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Nokia 808 PureView Review

Nokia 808 PureView 8.5

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Interface and Functionality:

The initial Symbian Belle release introduced multiple homescreens, resizable widgets and pull-down notification bar, as well as significantly cleaned up the code which sped up performance. Symbian Belle Feature Pack 1 that's running on the 808 PureView Nokia brings other enhancements like a ton of new widgets, including a useful data counter.

Symbian Belle Feature Pack 1 that's running on the Nokia 808 PureView brings many enhancements - Nokia 808 PureView Review
Symbian Belle Feature Pack 1 that's running on the Nokia 808 PureView brings many enhancements - Nokia 808 PureView Review
Symbian Belle Feature Pack 1 that's running on the Nokia 808 PureView brings many enhancements - Nokia 808 PureView Review
Symbian Belle Feature Pack 1 that's running on the Nokia 808 PureView brings many enhancements - Nokia 808 PureView Review
Symbian Belle Feature Pack 1 that's running on the Nokia 808 PureView brings many enhancements - Nokia 808 PureView Review
Symbian Belle Feature Pack 1 that's running on the Nokia 808 PureView brings many enhancements - Nokia 808 PureView Review
Symbian Belle Feature Pack 1 that's running on the Nokia 808 PureView brings many enhancements - Nokia 808 PureView Review
Symbian Belle Feature Pack 1 that's running on the Nokia 808 PureView brings many enhancements - Nokia 808 PureView Review
Symbian Belle Feature Pack 1 that's running on the Nokia 808 PureView brings many enhancements - Nokia 808 PureView Review
Symbian Belle Feature Pack 1 that's running on the Nokia 808 PureView brings many enhancements - Nokia 808 PureView Review
Symbian Belle Feature Pack 1 that's running on the Nokia 808 PureView brings many enhancements - Nokia 808 PureView Review
Symbian Belle Feature Pack 1 that's running on the Nokia 808 PureView brings many enhancements - Nokia 808 PureView Review

Symbian Belle Feature Pack 1 that's running on the Nokia 808 PureView brings many enhancements


Moreover, it improves on Symbian's multitasking menu – long press the home key, and life-size previews of the last state you left the running apps in appear, making it a snap to recognize and chose where you want to return to. Symbian and Android are the only ones with true multitasking, until memory runs out, so this was a good area to focus on.

Multitasking - Nokia 808 PureView Review
Multitasking - Nokia 808 PureView Review

Multitasking


While Symbian Belle FP1 now has the looks of more advanced mobile operating systems, and runs fairly well on the 1.3GHz processor, it doesn't have the feel. There is a number of unnecessary warnings popping up when you use features for the first time, even simple stuff like connecting to a Wi-Fi network, or unneeded warnings about certificates and stuff no standard user ever wants to see. These stop showing when you log in with a Nokia account, though.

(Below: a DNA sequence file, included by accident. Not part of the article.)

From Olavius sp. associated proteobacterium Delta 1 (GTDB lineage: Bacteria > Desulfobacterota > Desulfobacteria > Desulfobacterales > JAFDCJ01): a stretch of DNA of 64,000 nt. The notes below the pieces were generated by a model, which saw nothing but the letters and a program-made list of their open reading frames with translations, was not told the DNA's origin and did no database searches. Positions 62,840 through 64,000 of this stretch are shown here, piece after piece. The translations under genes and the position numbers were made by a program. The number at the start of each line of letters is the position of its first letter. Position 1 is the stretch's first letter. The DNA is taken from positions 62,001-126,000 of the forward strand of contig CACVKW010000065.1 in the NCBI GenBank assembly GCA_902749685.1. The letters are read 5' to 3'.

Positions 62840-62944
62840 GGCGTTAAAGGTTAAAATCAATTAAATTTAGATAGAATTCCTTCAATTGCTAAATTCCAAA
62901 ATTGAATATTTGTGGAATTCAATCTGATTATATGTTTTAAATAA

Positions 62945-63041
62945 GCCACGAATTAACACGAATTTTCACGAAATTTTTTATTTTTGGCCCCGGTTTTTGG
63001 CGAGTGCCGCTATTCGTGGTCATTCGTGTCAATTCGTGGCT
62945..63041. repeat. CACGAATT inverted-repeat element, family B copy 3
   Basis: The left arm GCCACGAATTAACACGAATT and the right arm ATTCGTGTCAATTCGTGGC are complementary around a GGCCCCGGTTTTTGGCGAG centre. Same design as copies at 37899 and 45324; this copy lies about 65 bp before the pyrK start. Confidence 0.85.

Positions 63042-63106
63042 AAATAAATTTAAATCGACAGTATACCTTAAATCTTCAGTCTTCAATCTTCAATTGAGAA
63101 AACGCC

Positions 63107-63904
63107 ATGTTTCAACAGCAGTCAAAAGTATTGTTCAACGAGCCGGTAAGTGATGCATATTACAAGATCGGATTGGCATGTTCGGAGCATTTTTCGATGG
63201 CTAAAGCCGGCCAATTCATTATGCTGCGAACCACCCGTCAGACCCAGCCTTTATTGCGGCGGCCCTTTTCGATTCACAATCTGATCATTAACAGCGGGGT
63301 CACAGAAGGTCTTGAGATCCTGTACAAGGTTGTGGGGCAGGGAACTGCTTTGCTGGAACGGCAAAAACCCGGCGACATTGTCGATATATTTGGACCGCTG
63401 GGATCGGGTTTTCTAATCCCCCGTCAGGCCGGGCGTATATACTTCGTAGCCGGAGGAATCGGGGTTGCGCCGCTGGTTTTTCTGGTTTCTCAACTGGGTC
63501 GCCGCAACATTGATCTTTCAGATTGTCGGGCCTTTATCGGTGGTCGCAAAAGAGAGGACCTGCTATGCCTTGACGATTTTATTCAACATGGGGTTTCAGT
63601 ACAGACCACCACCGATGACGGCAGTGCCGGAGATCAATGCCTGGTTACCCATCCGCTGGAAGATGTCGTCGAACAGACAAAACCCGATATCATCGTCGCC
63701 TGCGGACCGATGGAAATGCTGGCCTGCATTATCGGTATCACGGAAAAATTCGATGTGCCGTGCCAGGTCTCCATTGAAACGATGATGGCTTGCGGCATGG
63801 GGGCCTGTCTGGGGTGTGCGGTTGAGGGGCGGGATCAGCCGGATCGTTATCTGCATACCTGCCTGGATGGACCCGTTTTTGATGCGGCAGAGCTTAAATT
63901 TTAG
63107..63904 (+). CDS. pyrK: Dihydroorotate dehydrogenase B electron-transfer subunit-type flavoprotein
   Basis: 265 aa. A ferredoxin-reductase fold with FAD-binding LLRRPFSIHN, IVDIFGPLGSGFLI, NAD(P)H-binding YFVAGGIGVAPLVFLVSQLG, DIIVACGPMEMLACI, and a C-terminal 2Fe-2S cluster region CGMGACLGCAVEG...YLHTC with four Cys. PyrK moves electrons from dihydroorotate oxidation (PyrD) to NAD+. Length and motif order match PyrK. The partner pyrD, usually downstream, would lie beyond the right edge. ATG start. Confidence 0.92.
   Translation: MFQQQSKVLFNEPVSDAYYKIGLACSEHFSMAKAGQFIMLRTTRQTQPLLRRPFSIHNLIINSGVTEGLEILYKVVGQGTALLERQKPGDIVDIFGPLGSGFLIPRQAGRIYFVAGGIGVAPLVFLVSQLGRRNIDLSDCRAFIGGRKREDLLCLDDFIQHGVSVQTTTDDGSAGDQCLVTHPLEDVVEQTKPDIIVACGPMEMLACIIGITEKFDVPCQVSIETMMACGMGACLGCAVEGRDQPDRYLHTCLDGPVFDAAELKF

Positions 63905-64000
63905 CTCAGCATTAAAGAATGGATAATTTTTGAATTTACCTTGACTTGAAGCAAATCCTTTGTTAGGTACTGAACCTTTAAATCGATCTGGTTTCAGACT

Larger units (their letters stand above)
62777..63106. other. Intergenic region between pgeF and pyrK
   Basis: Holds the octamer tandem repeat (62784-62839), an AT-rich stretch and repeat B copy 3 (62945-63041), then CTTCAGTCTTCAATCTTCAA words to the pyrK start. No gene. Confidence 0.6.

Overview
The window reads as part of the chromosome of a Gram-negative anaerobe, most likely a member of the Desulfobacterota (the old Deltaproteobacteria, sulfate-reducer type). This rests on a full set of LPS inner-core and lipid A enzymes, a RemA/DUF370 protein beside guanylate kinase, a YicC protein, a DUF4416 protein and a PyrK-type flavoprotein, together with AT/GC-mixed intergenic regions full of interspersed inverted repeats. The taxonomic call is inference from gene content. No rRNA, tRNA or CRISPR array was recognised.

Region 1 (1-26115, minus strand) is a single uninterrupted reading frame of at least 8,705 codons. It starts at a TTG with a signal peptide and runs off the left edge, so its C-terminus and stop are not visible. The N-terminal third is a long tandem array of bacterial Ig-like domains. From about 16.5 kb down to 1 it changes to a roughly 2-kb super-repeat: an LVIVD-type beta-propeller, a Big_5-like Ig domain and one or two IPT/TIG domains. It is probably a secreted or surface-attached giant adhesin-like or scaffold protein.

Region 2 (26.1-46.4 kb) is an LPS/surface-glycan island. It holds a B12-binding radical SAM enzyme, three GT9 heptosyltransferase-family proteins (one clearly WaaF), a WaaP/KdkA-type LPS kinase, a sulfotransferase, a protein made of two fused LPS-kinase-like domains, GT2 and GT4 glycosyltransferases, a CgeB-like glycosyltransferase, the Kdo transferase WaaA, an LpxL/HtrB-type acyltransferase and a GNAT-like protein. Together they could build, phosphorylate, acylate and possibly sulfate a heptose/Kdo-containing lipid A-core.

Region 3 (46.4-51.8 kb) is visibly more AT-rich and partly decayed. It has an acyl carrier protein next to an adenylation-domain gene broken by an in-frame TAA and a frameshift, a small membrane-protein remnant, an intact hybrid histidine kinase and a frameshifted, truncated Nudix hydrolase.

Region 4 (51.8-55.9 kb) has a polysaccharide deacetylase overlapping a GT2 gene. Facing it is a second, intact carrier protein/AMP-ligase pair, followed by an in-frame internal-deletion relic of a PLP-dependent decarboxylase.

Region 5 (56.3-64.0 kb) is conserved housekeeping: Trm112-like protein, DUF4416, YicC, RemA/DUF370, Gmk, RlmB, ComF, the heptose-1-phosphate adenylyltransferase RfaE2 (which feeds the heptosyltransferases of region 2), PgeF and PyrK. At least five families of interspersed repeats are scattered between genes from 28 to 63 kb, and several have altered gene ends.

Furthermore, commands take way longer than on iOS, WP or Android – the loading circle appears often, plus app installations or updates might take many minutes and/or require more input from the user. 1GB of RAM would have been much better, but we have half of that here.

Granted, Ovi Store has 50, 000+ apps, which is not little at all, and covers a lot of ground, but most of them are with clunky interfaces, and/or way more expensive than what you'd find at the App or Play Stores, not to mention the nHD screen resolution they are made for. For social networking, for instance, you have to rely on the Nokia Social widget, which doesn't refresh automatically, and there are no notifications. If you want something better, you'd have to hit the Ovi Store.

Nokia Social widget - Nokia 808 PureView Review
Nokia Social widget - Nokia 808 PureView Review

Nokia Social widget


The partnership with Microsoft trickled down to Symbian handsets as well, and a pretty polished versions of Office Mobile with OneNote runs native now, plus Microsoft's enterprise IM app Lync is present as well, complete with SharePoint logins and all. There's no tethering from the OS itself, but the best app for the task JoikuSpot is preinstalled. Another useful license comes with F-secure Mobile Security.

Overall, in terms of functionality Symbian Belle FP1 on the Nokia 808 PureView can rank along the modern Android, iOS, or Windows Phone, and sometimes excels in things like a full landscape layout and easy file transfer. When it comes to fluidity and user experience, though, it is much less uniform, requires a steeper learning curve, and its outdated resolution and processor support stand little chance against the contemporary mobile OS players.


Internet and Connectivity:

The Symbian Belle FP1 browser renders pages pretty badly, with the checkered boxes appearing almost every time you pinch to zoom in. Scrolling and panning around are also choppy compared to the competition, unless the page has loaded completely, not to mention the 360x640 screen res on a 4” screen, which is prohibitive for spending a lot of time in the browser. It supports Flash Lite 4.0, so ads and some Flash video websites will run, but games and eye candy design that needs full Adobe Flash support are a no-show.

The Symbian Belle FP1 browser of the Nokia 808 PureView - Nokia 808 PureView Review